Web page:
It’s the poet’s job to figure out what’s happening within oneself, to figure out the connection between the self and the world, and to get it down in words that have a certain shape, that have a chance of lasting.
– Galway Kinnell, in an interview with Elizabeth Lund, The Christian Science Monitor Online, about his then-unfinished poem, “When the Towers Fell,” October 25, 2001
This past Tuesday, October 28th, Galway Kinnell passed away at his home in Vermont at the age of 87. The Pulitzer Prize and American Book Award winner, who also served as poet laureate for the state of Vermont from 1989 to 1993, succumbed to leukemia. When the news hit, I stopped what I was doing to read moving eulogies about this giant of a poet. Admittedly, I knew more of him and his reputation than I had read of his poems. He was a professor at NYU – he retired in 2011 – when I applied and was accepted into NYU’s creative writing program back in 1988. I didn’t go, though I had desperately wanted to, because I had no money, coming off of two years as a volunteer in the Jesuit Volunteer Corps. The only programs I could consider were the ones that were going to pay my way through graduate school either through a teaching or research assistantship. I chose Syracuse, and more so because of the friendships I forged I am grateful for my time there.
That said, when I read that NYU’s creative writing students receive various fellowships, teaching positions, and stipends, I felt I had missed out. I thought about how different my life would have been had I gone to NYU with financial assistance. E.L. Doctorow was the head of the faculty for fiction and Kinnell for poetry. Had I attended NYU, I would have gone to Kinnell’s readings. I would have been surrounded by intimate interpreters and been privy to backstories only available to those around him. I would have had a deeper connection to the praise heaped upon the fallen poet. Instead, I felt as if I were standing outside a gate, looking in.
I listened to recordings of him reciting his poems, particularly one of his well-known poems, “After Making Love We Hear Footsteps,” about his then-young son, Fergus. While I was drawn to the vivid images of the boy crashing his parents’ post-intimacy and nestling in between his parents, I was touched by the music of his words and how they shaped those moments that conveyed such love for this tiny being:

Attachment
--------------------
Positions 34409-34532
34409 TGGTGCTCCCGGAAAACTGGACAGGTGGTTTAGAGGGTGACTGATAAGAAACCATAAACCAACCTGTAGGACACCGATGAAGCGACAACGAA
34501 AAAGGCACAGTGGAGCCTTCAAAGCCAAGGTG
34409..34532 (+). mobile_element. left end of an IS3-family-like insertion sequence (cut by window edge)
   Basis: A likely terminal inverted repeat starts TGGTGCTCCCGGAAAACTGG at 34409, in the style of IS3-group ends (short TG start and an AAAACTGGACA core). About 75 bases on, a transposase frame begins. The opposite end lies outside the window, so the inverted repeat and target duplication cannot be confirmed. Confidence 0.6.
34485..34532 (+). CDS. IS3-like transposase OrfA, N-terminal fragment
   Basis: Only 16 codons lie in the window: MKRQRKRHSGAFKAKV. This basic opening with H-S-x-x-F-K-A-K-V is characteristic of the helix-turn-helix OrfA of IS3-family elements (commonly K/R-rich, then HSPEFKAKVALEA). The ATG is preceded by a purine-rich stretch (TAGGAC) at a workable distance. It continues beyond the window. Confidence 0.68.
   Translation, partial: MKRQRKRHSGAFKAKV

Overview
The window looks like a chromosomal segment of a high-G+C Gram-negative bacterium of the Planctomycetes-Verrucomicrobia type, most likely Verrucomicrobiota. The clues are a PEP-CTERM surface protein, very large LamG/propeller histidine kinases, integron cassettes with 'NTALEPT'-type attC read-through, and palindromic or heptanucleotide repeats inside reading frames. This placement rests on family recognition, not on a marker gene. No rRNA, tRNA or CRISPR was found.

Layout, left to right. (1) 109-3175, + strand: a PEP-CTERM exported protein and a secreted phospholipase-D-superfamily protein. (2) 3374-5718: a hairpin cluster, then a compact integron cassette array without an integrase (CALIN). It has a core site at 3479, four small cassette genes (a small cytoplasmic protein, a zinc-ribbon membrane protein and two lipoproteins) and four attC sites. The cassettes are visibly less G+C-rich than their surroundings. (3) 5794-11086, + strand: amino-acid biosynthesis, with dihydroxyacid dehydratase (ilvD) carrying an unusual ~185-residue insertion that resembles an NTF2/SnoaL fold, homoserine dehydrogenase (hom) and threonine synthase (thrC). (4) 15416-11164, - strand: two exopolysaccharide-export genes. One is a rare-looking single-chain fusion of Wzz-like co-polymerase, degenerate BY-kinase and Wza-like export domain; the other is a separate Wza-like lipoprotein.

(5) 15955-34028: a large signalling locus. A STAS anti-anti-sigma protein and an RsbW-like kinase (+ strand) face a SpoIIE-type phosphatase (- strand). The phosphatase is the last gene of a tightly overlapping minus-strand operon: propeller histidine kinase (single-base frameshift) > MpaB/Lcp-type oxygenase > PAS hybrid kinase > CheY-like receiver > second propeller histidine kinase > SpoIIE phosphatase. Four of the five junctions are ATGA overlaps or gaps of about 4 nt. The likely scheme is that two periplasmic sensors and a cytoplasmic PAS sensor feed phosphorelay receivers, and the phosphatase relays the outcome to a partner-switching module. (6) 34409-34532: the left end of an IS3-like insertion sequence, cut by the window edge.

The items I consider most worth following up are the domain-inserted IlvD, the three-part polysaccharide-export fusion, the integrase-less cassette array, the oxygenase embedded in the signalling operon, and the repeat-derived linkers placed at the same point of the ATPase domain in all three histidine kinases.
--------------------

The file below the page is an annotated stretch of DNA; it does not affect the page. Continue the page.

In the half darkness we look at each other
and touch arms across this little, startlingly muscled body–
this one whom habit of memory propels to the ground of his
sleeper only the mortal sounds can sing awake,
this blessing love gives again to our arms.
Only poetry has that power, yes?
Kinnell was immersed in life. He supported the antiwar movement, civil rights, environmental causes, and freedom of expression in repressive countries. In 1963, he worked for the Congress of Racial Equality (CORE, which was also actively supporting the farm workers’ struggles during the grape strikes in Delano in the 1960s). He traveled to Louisiana to help register blacks to vote, an act that landed him in jail. He felt that the job of poets was to “bear witness,” and he did so as a participant, not an observer. Kinnell once said, “To me, poetry is somebody standing up, so to speak, and saying, with as little concealment as possible, what it is for him or her to be on earth at this moment.” Plain-spoken, big-hearted, Kinnell, not surprisingly, was an admirer, a follower, of Walt Whitman. He forged his own way with poetry, and he embraced what was before him. He embraced everything.
While I’ll never have the opportunity to meet him or hear him read in person, it’s never too late to start reading the work of someone whom I should have been reading more deeply, whom I should have been reading at all. We are all immersed in a world that is spinning much too fast. We ourselves are spinning, forced to choose among objects enormous and imperceptible that are swirling around us, coming in and out of our sight, every waking moment: what among the trillion things out there will I allow to matter in my life? What am I missing when I blink or turn my head?
Is it the irony or the saving grace of death – that he will no longer shape words or recite them in his deep and solemn voice but with the news of his passing I have discovered his words as if new, will trace his connection between himself and the world, between all of us and the world, and because of that exploration his poems will sing in my head, become a part of my memory, for years to come?
I have always intended to live forever;
but not until now, to live now. The moment
I have done one or the other, I here swear,
no one will have to drag me, I’ll come
but never will I agree to burn my words.
(from “The Seekonk Woods“)
Rest in peace, Galway Kinnell.